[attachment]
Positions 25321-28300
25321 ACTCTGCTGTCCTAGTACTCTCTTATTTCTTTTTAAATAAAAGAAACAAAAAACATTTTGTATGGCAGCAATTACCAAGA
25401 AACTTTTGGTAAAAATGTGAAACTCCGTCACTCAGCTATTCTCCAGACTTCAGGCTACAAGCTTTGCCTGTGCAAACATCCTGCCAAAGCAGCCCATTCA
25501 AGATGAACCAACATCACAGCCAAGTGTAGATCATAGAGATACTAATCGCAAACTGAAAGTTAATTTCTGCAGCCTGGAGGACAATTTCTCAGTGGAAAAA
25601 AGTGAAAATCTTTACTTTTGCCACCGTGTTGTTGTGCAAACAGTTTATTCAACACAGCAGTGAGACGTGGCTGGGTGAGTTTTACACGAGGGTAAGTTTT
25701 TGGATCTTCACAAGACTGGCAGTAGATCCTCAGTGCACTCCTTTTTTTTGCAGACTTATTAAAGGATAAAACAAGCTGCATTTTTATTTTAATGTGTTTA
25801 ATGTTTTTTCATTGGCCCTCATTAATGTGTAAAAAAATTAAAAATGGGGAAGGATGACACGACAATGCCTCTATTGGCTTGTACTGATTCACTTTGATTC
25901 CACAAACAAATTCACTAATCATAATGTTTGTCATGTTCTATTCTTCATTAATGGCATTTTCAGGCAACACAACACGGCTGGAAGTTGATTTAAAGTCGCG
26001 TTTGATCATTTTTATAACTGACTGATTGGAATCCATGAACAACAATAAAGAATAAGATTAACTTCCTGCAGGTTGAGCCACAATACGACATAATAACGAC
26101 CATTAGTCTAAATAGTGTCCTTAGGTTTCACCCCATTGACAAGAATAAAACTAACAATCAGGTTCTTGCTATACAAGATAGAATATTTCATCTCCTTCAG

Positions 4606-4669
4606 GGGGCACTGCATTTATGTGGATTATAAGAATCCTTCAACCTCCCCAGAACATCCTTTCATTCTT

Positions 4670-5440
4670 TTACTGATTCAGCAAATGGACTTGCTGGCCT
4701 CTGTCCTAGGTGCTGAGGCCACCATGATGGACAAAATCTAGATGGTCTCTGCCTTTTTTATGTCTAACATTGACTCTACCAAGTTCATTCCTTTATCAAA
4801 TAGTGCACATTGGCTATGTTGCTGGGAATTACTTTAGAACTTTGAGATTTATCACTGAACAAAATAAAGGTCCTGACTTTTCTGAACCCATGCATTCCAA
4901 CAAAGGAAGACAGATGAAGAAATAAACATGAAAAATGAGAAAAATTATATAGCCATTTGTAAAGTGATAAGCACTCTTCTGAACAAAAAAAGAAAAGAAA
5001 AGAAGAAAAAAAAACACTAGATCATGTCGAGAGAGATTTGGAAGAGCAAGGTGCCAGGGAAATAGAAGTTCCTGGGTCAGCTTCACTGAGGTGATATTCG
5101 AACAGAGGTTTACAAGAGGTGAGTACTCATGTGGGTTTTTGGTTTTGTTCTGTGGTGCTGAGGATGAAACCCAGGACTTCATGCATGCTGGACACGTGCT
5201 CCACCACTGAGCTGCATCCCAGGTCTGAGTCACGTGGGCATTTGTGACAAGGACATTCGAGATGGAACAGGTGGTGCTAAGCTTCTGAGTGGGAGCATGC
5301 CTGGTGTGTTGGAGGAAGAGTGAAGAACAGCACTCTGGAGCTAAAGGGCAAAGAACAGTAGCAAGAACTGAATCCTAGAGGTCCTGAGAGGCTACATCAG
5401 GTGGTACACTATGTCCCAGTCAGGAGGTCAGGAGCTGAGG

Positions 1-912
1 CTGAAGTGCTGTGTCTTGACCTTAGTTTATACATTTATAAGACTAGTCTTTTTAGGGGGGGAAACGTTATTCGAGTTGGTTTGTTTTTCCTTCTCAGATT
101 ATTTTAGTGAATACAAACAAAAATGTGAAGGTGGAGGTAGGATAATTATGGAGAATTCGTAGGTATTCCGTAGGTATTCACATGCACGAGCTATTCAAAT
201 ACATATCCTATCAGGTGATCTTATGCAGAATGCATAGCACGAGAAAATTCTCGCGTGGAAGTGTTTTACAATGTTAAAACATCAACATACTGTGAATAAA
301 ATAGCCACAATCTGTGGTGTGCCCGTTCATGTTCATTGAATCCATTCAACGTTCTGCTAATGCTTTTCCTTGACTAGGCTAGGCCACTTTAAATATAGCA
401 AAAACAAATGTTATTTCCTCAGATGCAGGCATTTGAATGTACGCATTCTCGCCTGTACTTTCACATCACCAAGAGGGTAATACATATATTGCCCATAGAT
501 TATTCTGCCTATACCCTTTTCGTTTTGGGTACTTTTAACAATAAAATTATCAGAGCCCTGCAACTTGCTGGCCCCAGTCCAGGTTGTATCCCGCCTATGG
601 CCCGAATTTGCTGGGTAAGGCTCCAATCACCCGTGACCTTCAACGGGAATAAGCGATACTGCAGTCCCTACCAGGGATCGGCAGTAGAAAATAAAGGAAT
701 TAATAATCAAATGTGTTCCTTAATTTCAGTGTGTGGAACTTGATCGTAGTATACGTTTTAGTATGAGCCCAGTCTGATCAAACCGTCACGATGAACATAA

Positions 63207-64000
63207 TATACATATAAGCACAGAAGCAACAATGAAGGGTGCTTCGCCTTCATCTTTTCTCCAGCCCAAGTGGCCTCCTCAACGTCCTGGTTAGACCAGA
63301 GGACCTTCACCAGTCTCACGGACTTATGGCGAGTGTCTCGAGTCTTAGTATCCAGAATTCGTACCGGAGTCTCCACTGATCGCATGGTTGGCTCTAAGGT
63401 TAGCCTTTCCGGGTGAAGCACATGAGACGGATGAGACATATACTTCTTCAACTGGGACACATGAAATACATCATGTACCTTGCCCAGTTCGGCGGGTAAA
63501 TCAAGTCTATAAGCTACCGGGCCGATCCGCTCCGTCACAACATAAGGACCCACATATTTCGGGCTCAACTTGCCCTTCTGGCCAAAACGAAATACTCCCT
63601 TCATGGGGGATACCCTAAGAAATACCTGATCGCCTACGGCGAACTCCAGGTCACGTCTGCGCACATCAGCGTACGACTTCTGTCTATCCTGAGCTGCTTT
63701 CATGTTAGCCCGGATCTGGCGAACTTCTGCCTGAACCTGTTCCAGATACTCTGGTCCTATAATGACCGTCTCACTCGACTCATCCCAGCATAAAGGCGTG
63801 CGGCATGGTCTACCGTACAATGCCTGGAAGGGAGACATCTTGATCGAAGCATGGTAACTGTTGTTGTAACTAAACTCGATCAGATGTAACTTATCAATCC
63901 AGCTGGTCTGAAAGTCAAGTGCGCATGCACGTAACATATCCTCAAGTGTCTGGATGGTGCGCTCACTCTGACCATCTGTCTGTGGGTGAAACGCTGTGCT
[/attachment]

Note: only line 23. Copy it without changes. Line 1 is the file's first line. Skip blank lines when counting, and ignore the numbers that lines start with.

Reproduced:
Positions 1-912